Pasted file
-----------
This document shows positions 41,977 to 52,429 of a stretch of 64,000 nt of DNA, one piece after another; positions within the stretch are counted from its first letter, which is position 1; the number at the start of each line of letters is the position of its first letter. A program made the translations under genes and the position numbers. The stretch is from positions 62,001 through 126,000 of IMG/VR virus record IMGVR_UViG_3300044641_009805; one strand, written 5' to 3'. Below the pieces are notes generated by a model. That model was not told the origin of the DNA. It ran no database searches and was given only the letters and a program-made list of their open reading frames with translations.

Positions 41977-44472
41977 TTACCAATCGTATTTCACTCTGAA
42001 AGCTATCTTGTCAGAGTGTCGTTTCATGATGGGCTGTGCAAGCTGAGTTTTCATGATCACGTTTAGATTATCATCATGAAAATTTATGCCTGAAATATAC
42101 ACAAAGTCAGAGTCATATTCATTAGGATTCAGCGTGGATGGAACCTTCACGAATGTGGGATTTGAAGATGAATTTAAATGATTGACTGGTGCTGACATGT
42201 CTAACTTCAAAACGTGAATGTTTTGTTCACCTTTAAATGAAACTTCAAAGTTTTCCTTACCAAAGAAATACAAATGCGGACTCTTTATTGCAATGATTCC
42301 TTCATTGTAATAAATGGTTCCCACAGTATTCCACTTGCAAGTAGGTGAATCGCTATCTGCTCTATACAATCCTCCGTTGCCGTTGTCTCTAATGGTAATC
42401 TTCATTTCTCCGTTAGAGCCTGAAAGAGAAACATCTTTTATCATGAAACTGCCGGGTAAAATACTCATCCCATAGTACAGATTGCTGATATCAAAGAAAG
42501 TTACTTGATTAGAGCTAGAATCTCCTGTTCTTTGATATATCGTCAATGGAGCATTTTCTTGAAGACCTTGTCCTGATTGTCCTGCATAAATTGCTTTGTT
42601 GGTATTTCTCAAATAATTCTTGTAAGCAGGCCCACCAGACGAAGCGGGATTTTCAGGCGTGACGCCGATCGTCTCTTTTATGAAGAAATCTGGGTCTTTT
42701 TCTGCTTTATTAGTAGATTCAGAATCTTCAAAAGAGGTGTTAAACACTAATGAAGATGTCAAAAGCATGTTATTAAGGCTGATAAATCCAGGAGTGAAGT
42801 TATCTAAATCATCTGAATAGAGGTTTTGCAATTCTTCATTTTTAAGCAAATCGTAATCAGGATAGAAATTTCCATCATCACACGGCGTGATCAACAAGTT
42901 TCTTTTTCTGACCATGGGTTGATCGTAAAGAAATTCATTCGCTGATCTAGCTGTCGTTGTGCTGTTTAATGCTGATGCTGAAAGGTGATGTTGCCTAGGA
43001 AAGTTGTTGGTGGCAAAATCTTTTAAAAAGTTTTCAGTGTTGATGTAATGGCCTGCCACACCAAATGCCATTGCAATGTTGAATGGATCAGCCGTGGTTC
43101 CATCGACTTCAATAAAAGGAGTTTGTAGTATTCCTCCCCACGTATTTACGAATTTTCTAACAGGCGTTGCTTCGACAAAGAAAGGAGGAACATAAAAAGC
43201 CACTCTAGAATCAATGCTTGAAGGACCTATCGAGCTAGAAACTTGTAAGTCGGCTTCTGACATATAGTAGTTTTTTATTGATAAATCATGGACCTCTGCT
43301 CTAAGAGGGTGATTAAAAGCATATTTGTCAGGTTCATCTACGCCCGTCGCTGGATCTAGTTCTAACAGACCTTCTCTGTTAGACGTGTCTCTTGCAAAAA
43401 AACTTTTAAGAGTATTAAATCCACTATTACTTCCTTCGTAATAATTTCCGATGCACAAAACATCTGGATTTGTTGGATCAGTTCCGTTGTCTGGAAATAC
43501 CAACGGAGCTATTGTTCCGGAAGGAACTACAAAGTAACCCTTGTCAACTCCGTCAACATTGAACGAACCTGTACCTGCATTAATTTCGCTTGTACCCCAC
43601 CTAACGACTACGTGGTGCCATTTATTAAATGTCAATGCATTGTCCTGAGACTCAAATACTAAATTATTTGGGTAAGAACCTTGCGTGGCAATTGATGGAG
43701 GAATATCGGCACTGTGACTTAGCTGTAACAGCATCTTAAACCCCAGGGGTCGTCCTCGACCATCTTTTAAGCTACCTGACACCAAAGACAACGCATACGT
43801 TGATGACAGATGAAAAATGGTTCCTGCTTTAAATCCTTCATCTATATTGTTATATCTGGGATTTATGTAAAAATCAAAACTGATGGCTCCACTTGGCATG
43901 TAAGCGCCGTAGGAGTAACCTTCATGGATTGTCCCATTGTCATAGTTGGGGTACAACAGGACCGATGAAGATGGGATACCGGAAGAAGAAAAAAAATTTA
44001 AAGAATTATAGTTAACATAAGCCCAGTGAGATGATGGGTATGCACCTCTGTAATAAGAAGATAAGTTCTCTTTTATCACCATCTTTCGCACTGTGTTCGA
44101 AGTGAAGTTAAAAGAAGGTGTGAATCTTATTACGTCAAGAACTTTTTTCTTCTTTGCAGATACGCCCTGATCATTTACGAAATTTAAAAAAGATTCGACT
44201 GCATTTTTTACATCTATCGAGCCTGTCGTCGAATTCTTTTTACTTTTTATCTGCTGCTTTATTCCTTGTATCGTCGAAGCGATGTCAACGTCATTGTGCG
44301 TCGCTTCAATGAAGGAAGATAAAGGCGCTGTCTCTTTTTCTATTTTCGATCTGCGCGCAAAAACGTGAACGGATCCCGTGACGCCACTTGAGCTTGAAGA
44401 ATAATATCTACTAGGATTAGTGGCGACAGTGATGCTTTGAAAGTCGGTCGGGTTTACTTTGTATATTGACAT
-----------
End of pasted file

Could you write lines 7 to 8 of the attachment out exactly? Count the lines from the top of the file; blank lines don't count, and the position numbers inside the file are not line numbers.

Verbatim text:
42301 TTCATTGTAATAAATGGTTCCCACAGTATTCCACTTGCAAGTAGGTGAATCGCTATCTGCTCTATACAATCCTCCGTTGCCGTTGTCTCTAATGGTAATC
42401 TTCATTTCTCCGTTAGAGCCTGAAAGAGAAACATCTTTTATCATGAAACTGCCGGGTAAAATACTCATCCCATAGTACAGATTGCTGATATCAAAGAAAG